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Massachusetts Voters: YES on Question 1

Monday, November 6, 2006, 05:02 EDT Leave a comment Go to comments

A political TV ad is running here in Massachusetts in which Somerville Police Chief Robert Bradley states his opposition to ballot question 1, the proposed law that would allow grocery stores to apply for a wine-only liquor license. I was interested in this ad because it shows someone in a position of authority making claims in direct opposition to those made by the people sponsoring the ballot question. Someone here is lying, I thought, and Chief Bradley’s ad motivated me to research the question and find out more.

It turns out that proponents of the proposed law have filed an ethics complaint against Bradley, but just as troubling as the possible ethical lapse is the number of false statements and implications my research has identified in Bradley’s ad.

  • In the ad, Bradley referes to him self as “police chief.” But according to the City of Somerville’s own web site, he is acting chief. Click on the image at right to see a screen shot from just this morning.
  • Bradley claims that, “What
    really about is doubling the amount of liquor licenses we have in the state.” But that statement creates the false impression that the liquor licenses created by this proposed law would be the same kinds of licenses as those already available. In fact, the additional licenses are of a separate class, allowing for sale of wine only.
  • Regarding the Bradley says, “It’s about convenience stores. It’s about gas station mini-marts being able to sell alcohol.” But convenience stores and gas station mini-markets are already eligible to apply for liquor licenses, and not only for wine.
  • Bradley also claims a “slippery slope” risk, warning that once wine sales are allowed in grocery stores, beer and liquor won’t be far behind. But he doesn’t tell you that another law would be necessary for that to happen.

OK, so “Chief” Bradley of Somerville is a pathological liar. But he isn’t the only question 1 opponent to play fast and loose with the facts.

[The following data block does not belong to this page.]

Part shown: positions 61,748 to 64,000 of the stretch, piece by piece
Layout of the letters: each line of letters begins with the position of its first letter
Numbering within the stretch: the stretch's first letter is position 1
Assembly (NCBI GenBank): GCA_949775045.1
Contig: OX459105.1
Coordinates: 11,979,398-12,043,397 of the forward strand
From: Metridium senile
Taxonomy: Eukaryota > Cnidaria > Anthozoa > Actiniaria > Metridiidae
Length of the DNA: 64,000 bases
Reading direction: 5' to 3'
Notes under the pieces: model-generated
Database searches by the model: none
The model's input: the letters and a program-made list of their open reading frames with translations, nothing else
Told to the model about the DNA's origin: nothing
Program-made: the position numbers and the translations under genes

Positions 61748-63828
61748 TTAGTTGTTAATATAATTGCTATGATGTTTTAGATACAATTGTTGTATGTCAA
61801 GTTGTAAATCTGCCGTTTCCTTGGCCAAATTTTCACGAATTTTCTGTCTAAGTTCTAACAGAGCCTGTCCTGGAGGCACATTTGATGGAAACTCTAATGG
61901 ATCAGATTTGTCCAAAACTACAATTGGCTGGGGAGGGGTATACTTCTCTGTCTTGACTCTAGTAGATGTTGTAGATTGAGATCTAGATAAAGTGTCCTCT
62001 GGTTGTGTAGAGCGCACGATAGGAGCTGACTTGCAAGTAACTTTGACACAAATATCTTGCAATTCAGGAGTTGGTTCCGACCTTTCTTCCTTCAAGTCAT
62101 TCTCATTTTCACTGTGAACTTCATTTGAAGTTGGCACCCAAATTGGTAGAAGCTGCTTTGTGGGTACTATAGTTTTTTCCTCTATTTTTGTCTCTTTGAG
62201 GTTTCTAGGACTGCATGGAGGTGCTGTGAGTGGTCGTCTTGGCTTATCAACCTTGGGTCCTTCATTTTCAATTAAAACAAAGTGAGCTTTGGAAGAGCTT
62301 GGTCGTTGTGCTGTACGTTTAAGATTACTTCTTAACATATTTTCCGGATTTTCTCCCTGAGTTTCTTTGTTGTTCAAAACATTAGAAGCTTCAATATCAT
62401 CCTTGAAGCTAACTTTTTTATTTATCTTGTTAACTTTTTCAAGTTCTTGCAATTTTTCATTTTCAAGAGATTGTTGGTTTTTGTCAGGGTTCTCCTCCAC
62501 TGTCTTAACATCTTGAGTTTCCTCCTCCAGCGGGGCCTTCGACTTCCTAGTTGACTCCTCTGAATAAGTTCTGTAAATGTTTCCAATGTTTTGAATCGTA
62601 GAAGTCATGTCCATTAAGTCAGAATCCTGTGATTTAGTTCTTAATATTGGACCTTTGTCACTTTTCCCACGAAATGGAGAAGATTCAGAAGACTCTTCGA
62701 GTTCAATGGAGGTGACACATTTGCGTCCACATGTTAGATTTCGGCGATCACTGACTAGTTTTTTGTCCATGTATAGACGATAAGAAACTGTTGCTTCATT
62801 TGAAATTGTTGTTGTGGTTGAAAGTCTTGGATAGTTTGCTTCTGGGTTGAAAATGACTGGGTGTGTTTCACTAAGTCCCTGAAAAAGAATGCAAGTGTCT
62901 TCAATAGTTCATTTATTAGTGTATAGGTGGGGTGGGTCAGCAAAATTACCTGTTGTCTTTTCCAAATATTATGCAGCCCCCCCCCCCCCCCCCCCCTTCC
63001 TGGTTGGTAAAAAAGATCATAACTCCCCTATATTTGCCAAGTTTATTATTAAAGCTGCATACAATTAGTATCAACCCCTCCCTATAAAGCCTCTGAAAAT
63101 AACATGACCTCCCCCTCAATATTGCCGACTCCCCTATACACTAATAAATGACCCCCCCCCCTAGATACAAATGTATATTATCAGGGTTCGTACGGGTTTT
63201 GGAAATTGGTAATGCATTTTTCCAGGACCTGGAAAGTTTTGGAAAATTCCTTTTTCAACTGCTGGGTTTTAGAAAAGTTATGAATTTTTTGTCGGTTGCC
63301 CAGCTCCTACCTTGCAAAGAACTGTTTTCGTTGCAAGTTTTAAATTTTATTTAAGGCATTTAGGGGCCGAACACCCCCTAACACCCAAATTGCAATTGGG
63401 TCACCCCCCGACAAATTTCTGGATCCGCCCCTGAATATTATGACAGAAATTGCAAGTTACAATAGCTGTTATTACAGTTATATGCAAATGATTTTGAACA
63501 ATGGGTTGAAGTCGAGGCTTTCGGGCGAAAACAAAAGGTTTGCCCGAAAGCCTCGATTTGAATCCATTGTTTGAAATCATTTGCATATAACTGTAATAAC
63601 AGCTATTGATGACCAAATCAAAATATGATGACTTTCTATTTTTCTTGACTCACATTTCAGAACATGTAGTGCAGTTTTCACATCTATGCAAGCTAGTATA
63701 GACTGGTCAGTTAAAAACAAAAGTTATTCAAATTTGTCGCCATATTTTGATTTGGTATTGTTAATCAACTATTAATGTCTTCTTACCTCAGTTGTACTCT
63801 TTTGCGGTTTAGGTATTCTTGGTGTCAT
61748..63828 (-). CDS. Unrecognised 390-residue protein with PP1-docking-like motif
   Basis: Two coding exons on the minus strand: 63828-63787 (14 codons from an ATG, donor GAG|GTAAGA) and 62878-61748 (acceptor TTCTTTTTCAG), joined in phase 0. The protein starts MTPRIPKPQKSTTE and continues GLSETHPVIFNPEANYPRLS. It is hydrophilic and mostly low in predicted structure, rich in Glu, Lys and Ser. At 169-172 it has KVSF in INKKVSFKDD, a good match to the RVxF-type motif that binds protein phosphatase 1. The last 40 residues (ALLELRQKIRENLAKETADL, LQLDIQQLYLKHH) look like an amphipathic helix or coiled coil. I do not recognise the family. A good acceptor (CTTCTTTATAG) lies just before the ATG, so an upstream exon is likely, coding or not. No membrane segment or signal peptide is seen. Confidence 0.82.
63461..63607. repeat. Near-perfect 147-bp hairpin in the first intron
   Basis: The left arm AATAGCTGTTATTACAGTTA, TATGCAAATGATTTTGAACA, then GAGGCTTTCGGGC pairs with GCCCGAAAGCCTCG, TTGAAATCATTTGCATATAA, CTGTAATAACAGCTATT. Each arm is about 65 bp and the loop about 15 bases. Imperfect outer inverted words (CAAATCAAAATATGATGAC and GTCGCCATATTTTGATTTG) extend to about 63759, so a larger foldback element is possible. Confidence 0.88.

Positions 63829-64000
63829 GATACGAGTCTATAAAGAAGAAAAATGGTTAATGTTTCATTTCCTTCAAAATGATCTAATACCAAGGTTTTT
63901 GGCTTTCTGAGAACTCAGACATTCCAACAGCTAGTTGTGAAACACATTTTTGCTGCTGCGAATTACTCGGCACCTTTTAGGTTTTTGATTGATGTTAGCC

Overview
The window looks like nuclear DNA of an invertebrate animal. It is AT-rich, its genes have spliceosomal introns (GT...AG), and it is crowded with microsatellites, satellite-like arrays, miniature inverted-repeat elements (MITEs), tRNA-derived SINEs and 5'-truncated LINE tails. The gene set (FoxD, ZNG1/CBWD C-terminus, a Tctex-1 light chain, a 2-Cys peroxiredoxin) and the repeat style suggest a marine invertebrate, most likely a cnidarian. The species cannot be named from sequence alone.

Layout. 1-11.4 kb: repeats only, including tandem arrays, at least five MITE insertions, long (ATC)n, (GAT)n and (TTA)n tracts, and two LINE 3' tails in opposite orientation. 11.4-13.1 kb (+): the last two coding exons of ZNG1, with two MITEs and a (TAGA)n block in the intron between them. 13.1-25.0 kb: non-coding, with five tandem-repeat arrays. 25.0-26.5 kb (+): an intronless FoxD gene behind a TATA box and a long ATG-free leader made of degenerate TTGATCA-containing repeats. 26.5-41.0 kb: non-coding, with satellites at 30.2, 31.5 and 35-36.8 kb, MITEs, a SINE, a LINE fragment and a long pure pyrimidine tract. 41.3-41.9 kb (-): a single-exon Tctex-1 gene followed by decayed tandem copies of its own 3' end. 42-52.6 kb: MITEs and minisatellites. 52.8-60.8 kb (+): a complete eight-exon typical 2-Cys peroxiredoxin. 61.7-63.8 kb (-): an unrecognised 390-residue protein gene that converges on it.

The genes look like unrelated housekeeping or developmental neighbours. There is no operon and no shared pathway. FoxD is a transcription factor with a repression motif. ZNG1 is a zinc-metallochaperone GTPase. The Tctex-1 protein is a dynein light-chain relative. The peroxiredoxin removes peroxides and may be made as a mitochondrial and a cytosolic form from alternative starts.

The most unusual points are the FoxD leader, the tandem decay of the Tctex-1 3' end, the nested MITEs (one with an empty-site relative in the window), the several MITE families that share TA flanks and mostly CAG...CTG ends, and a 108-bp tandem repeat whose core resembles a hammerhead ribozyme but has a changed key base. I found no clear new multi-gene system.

• The statement submitted by an anti-question 1 group to the Secretary of the Commonwealth states, “A ‘yes’ vote on Question 1 would radically alter current law and would result in over 2800 more licenses to sell alcohol in Massachusetts”. But that implies that passage of this question will require issuance of additional licenses even by cities and towns that can’t properly police their licensees. In fact, the proposed law would only allow municipalities to issue licenses at their own discretion. While they state that, “Your community will lose local control—new liquor licenses will be forced on all municipalities, including dry towns,” the fact is that nothing in the law requires dry towns or any other locality to issue any liquor licenses at all, wine-only or otherwise.
  • The web site of the above group carries the disingenuous headline, “Vote no on convenience store alcohol.” They bemoan that the law will give liquor licenses to “large, foreign-owned … chains lining their pockets with profits.” What they don’t mention is that current liquor license are often given to large, non-local chains that are profiting from the ability to sell alcohol. You probably patronize many of these establishments, such as Uno’s Chicago Grill (a corporate chain with more than 200 restaurants in 32 states, the District of Columbia, Puerto Rico, South Korea, and the United Arab Emirates), Chili’s (a Texas-based mega-chain with more than 1000 restaurants in the U.S. and over 20 other countries), Applebees (with restaurants in every U.S. state and Canadian province), and the international Hard Rock Cafe chain. These full-service liquor licensees aren’t required to be small, local, or independent of any chain or large corporation, so there is no logical reason to place such restrictions on wine-only licensees.
  • The “Vote No” group also asserts that liquor licenses (they never refer to them as “wine licenses”) would be issued to “convenience stores, grocery stores, drug stores, and gas station chains”. But the proposed law explicitly states that in order to qualify as a “food store,” an establishment must sell “food for consumption off the seller’s premises either alone or in combination with grocery items or other nondurable items typically found in a grocery store,” as well as “fresh or processed meat, poultry, dairy products, eggs, fresh fruit and produce, baked goods and baking ingredients, canned goods and dessert items.” I don’t know of any gas stations or drug stores that meet that high standard. On the other hand, I know of many small, locally-owned grocery stores (the kinds we all shopped in before the era of supermarkets) that are not “chains” who would qualify under this law, and I can’t think of any reason why these shops shouldn’t be able to complete for wine sales with small, local-owned package stores.